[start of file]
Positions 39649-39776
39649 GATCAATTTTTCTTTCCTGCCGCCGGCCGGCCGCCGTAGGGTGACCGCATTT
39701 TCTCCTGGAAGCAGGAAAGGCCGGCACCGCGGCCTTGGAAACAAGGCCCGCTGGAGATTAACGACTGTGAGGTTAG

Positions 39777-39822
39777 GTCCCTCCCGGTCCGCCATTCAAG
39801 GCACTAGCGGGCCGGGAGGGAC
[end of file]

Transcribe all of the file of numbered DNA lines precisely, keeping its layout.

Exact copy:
Positions 39649-39776
39649 GATCAATTTTTCTTTCCTGCCGCCGGCCGGCCGCCGTAGGGTGACCGCATTT
39701 TCTCCTGGAAGCAGGAAAGGCCGGCACCGCGGCCTTGGAAACAAGGCCCGCTGGAGATTAACGACTGTGAGGTTAG

Positions 39777-39822
39777 GTCCCTCCCGGTCCGCCATTCAAG
39801 GCACTAGCGGGCCGGGAGGGAC